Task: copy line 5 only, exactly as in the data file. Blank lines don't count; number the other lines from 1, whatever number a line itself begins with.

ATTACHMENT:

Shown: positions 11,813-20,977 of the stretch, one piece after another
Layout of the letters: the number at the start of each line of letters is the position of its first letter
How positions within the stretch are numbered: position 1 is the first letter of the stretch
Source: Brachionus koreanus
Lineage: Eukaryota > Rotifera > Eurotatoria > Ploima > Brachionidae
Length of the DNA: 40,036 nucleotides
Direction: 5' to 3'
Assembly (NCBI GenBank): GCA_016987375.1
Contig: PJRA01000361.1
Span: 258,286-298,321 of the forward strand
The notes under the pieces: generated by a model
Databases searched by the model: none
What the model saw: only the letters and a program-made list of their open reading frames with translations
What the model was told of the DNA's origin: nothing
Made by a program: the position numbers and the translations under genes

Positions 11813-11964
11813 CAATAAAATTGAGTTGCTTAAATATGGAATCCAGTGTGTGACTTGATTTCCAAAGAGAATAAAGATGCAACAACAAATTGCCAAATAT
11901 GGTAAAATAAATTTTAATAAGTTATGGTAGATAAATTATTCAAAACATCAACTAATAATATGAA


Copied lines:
Lineage: Eukaryota > Rotifera > Eurotatoria > Ploima > Brachionidae